From our very first storybook, Americans are raised with a can-do attitude –– our national identity prides itself on the ability to conquer hurdles and persevere through what life has handed us. We champion success and award gold medals to high achievers.
On our first day in Budapest, I sat with my classmates in a Hungarian culture lecture and was met with an ultra-realistic worldview that challenged the “happily ever after” American fantasy.
“You live happily until you die,” explained our lecturer, Mária Sántha, placing her country’s mindset in American context. We had little knowledge of Hungarian attitude and the blunt statement made us giggle. Though her deliverance clever and her smile sweet, the statement was a shockingly accurate representation of Hungarian attitude.
Hungarians take life as it comes at them. They are not driven to move up a social, economic or political ladder, nor do they scoff at the successful.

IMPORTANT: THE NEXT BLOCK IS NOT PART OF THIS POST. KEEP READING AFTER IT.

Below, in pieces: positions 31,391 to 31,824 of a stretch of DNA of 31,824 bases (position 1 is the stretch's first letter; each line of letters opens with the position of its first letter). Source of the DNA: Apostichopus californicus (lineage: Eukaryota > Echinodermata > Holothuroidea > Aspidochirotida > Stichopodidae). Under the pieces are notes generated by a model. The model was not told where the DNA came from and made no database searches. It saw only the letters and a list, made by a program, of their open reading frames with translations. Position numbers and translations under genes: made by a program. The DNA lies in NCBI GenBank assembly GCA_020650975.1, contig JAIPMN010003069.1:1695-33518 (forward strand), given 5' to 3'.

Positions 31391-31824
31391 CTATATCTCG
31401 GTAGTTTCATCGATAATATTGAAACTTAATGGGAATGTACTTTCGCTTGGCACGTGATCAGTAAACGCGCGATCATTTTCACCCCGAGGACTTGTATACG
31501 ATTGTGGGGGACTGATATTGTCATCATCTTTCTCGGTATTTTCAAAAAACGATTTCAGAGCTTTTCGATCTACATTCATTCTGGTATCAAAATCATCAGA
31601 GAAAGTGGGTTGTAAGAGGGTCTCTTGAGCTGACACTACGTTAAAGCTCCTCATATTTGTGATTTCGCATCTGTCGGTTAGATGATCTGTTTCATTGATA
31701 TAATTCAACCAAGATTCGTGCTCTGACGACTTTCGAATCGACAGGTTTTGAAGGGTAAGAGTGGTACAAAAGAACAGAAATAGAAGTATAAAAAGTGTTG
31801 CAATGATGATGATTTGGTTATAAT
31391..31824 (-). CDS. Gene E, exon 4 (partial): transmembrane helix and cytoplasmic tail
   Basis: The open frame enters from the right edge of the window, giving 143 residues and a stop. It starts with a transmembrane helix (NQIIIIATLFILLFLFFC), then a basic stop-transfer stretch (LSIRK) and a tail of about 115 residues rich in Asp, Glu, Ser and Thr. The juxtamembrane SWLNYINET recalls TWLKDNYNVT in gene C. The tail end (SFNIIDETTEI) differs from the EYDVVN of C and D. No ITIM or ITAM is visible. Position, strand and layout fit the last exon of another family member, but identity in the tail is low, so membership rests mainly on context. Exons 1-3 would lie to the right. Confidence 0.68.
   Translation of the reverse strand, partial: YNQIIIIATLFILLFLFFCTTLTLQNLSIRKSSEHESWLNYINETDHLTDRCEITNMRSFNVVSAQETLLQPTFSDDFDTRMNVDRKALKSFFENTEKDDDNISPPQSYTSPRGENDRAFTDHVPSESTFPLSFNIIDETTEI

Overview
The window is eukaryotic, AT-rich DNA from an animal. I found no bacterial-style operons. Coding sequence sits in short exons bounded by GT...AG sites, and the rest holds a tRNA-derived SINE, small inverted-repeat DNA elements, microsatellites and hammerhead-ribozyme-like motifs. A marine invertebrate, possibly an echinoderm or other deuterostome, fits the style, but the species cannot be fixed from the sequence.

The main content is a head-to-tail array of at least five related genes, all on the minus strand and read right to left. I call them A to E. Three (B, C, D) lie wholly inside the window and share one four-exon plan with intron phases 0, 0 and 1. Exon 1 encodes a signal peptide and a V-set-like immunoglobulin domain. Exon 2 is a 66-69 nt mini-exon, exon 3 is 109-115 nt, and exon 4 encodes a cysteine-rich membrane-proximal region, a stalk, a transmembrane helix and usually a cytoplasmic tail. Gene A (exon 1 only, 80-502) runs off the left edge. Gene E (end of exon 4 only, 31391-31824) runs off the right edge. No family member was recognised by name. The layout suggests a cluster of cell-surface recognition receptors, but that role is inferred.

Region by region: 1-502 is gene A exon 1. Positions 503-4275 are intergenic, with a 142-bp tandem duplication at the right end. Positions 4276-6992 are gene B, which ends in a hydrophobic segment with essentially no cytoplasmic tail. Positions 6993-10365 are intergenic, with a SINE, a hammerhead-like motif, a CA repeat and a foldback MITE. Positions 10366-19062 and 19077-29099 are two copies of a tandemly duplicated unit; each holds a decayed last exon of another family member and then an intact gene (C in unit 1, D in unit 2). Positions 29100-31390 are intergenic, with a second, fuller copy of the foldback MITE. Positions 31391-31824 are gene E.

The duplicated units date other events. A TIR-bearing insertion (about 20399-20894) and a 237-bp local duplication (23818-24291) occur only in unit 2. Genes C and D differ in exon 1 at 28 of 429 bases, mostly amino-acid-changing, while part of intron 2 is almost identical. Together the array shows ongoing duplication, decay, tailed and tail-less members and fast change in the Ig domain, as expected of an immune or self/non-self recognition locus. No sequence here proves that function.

“These are the lessons history has taught us,” states Mária referring to Hungary’s 40 years under Communist regime from 1949 until 1989. Though it has been 29 years since the horrors of Communist rule, the people remain deeply marked. Their skin is thick, and their faces are stern because they had to be.
However, to label Hungarians simply as “serious” would be doing them a deep injustice. Though quieter and less smiley than Americans, Hungarians’ can be found walking along the Danube, arm in arm with those they love, or dancing beside strangers at their local beer garden.
This matter of fact approach is foreign to Americans, but perhaps it shows a depth to life that omits the performance stress that accompanies our drive and determination.